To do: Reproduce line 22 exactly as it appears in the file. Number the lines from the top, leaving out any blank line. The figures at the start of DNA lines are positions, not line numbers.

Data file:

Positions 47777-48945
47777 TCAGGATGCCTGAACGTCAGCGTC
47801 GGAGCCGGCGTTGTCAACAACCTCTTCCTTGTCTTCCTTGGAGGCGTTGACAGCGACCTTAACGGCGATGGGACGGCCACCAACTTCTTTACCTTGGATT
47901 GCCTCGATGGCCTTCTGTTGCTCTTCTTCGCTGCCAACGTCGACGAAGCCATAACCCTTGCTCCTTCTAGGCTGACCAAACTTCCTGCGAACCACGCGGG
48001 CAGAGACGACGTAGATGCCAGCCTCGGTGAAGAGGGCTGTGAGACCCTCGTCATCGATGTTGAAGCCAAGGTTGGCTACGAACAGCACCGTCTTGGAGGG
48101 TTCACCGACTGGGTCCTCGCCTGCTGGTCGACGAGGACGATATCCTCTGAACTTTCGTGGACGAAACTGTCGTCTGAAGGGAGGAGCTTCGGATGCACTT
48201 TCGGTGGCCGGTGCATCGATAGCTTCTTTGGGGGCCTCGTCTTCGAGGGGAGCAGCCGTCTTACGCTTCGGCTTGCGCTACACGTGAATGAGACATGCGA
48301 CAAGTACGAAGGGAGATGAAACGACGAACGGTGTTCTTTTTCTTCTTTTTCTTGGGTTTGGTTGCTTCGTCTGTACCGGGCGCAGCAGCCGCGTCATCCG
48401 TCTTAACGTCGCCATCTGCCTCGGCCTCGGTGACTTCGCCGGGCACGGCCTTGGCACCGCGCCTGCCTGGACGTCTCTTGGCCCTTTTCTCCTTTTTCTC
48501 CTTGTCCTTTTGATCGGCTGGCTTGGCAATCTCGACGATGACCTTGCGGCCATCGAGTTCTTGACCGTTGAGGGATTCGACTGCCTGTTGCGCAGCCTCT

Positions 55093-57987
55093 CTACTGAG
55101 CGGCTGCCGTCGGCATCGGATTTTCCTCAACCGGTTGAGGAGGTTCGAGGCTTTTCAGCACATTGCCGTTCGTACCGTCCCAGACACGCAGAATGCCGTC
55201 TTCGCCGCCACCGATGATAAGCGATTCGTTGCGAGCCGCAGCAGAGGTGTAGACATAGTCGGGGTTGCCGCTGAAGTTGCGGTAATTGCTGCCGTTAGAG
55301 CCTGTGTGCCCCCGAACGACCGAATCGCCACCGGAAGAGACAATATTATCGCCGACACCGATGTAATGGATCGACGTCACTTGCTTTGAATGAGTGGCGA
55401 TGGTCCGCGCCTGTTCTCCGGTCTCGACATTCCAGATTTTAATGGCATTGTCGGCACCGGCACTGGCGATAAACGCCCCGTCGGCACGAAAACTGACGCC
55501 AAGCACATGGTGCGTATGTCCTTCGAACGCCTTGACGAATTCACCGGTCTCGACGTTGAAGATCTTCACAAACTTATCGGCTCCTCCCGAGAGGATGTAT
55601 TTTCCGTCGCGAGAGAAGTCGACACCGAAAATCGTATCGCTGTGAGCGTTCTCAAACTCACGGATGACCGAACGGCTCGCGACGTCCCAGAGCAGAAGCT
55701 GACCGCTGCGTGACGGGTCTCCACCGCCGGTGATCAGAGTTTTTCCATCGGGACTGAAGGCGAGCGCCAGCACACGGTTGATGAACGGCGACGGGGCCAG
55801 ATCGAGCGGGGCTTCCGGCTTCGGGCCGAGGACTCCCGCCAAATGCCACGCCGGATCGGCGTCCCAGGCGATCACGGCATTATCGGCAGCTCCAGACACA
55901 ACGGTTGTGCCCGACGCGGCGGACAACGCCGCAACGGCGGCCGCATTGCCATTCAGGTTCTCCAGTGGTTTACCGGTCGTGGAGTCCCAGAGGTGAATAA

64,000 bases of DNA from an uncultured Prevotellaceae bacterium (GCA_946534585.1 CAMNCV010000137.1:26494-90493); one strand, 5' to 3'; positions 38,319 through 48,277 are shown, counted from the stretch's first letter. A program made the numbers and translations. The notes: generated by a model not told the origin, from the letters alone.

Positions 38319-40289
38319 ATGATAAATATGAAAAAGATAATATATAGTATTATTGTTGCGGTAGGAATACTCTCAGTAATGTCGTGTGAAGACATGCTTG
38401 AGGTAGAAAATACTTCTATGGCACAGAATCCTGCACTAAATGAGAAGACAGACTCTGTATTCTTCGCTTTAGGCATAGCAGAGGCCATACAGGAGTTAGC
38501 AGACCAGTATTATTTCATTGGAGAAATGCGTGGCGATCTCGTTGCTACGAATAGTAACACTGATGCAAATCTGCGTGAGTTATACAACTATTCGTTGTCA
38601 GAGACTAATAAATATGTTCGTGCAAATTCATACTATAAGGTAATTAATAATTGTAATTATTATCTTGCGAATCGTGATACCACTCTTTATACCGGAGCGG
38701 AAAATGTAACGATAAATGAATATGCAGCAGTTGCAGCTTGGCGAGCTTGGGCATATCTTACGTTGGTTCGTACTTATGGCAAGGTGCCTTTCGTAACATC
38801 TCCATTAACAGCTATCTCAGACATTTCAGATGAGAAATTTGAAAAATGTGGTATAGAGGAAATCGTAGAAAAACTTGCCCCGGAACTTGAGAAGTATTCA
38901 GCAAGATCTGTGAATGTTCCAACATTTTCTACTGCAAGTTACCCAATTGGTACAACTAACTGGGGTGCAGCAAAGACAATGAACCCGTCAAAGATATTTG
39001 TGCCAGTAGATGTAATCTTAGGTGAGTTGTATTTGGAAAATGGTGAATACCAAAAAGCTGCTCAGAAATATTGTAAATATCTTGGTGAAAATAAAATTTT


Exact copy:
64,000 bases of DNA from an uncultured Prevotellaceae bacterium (GCA_946534585.1 CAMNCV010000137.1:26494-90493); one strand, 5' to 3'; positions 38,319 through 48,277 are shown, counted from the stretch's first letter. A program made the numbers and translations. The notes: generated by a model not told the origin, from the letters alone.